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Decision of the European Ombudsman on complaint 435/2004/GG against the European Commission


Strasbourg, 23 June 2004

Dear Mr R.,

On 17 February 2004, you made a complaint to the European Ombudsman concerning the European Commission’s alleged failure to pay certain sums.

On 20 February 2004, I forwarded the complaint to the President of the Commission.

On 24 February 2004, you submitted copies of the relevant invoices to me which I forwarded to the Commission on 10 March 2004.

The Commission sent its opinion on 7 May 2004 and I forwarded it to you on 14 May 2004 with an invitation to make observations, if you so wished, by 15 June 2004. No observations were received from you.

On the occasion of a telephone conversation on 21 June 2004, you informed my services that you considered the case as having been settled.

I am writing now to let you know the results of the inquiries that have been made.


THE COMPLAINT

The complainant, the managing director of a small German company specialising in IT electronics, alleged that the Commission had failed to make any payment in respect of four invoices submitted to it on 17 March, 23 April, 16 September and 18 December 2003 in respect of work carried out for the Commission. According to the complainant, the total amount due to the complainant’s company was EUR 17 437.53.

According to the complainant, seven reminders (some of which were sent by registered mail) had failed to produce any reaction.

The complainant asked for the Ombudsman’s help in obtaining the payments that were due so as to avoid the need to dismiss staff and further damage to his company.

THE INQUIRY

The Commission's opinion

In its opinion, the Commission explained that due to technical changes to budgetary procedures resulting from the application of the new Financial Regulation, it had unfortunately not been possible to finalise the processing of the complainant’s invoices within the 60-day period that is foreseen for this purpose. Following the reorganisation of the department and the establishment of a financial unit, matters had now been reviewed. The four invoices totalling EUR 17 437.53 had been paid at the end of February 2004. In the Commission’s view, this meant that the complaint was no longer relevant.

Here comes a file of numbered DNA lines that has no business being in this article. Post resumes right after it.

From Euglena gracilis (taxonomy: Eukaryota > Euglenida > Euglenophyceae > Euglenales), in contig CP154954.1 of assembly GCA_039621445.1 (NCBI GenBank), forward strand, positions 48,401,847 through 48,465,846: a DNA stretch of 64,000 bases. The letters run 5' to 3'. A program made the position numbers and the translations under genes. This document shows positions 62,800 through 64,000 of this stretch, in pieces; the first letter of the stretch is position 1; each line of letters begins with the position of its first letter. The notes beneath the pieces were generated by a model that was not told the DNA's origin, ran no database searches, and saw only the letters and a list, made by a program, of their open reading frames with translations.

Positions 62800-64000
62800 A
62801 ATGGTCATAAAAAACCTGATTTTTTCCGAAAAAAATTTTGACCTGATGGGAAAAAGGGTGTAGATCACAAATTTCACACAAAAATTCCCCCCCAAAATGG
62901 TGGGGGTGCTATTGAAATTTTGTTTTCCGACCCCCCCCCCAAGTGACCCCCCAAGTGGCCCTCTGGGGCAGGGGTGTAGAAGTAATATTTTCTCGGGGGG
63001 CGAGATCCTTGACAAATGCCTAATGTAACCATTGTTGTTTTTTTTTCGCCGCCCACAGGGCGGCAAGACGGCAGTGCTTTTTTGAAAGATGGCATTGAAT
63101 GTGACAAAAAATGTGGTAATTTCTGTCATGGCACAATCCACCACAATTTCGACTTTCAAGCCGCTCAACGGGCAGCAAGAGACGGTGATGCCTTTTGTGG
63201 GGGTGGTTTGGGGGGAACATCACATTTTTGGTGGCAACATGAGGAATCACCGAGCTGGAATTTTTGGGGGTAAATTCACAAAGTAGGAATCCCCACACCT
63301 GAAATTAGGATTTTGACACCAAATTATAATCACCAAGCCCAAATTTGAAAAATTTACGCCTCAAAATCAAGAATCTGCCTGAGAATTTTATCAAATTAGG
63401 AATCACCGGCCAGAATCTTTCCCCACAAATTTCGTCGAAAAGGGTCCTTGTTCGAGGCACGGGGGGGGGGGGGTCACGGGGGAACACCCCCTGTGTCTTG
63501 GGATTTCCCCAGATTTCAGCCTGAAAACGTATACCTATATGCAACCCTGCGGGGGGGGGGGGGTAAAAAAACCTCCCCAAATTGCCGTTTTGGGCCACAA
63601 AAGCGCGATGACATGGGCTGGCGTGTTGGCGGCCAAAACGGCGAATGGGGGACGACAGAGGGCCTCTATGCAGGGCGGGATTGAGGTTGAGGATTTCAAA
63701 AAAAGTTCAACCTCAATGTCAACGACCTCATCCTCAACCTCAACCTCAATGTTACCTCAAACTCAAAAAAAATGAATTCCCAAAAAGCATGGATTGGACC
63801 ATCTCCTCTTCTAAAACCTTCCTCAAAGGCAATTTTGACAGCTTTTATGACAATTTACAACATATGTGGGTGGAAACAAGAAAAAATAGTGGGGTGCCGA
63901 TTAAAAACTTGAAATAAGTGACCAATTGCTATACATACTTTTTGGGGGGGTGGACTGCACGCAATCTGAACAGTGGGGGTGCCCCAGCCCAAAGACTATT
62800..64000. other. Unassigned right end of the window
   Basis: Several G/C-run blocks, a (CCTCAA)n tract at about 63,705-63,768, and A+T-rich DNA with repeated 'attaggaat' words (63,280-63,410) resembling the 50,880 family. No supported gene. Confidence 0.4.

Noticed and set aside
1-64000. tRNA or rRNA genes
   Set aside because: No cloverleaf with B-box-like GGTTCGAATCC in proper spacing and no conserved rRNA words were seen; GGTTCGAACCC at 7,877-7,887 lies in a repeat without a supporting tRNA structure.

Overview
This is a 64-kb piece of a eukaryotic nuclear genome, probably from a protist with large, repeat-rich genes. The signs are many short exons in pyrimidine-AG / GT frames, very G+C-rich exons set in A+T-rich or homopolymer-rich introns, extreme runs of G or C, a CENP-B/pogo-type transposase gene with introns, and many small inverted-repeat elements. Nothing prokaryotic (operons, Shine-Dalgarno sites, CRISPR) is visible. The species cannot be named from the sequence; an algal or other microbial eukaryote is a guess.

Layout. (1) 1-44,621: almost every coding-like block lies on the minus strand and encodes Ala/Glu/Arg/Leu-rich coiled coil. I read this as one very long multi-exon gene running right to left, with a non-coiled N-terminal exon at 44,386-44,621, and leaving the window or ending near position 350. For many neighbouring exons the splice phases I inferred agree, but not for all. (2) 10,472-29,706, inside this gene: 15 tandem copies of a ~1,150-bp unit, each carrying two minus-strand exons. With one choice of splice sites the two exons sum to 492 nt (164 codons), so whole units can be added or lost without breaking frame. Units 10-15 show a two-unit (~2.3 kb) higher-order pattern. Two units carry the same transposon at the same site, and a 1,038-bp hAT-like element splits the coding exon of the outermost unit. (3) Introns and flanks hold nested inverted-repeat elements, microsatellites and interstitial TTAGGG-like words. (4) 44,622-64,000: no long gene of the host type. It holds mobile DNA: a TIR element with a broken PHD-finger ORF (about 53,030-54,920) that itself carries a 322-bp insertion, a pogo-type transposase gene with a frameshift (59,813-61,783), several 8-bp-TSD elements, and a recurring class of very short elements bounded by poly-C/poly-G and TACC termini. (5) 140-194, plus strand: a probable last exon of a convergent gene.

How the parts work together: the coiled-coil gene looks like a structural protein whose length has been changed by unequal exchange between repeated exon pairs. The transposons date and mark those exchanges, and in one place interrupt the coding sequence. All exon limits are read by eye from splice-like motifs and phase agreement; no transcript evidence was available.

The complainant's observations

No written observations were received from the complainant. On the occasion of a telephone conversation on 21 June 2004, the complainant informed the Ombudsman’s services that he considered the case as having been settled.

THE DECISION

1 Failure to pay outstanding invoices

1.1 The complainant, the managing director of a small German company specialising in IT electronics, alleged that the Commission had failed to make any payment on four invoices submitted to it on 17 March, 23 April, 16 September and 18 December 2003 in respect of work carried out for the Commission. According to the complainant, the total amount due to the complainant’s company was EUR 17 437.53.

1.2 In its opinion, the Commission pointed out that the delay had been caused by technical changes to budgetary procedures resulting from the application of the new Financial Regulation. The Commission noted that four invoices totalling EUR 17 437.53 had been paid at the end of February 2004.

1.3 On the occasion of a telephone conversation on 21 June 2004, the complainant informed the Ombudsman’s services that he considered the case as having been settled.

2 Conclusion

It appears from the Commission’s comments and the complainant's observations that the Commission has taken steps to settle the matter and has thereby satisfied the complainant. The Ombudsman therefore closes the case.

The President of the Commission will also be informed of this decision.

FURTHER REMARKS

In its opinion, the Commission referred to the fact that it had paid the amount that was due at the end of February 2004 and concluded that this meant that the complaint was no longer relevant. The Ombudsman notes that the first two of the relevant invoices had been presented to the Commission in March and April 2003, that is to say 11 and 10 months before payment was made by the Commission. It should further be considered that small and medium-sized companies are particularly vulnerable to the effects of delays in payment. In these conditions, the Ombudsman takes the view that the Commission may wish to consider the possibility of paying interest on account of late payment to the complainant.

Yours sincerely,

 

P. Nikiforos DIAMANDOUROS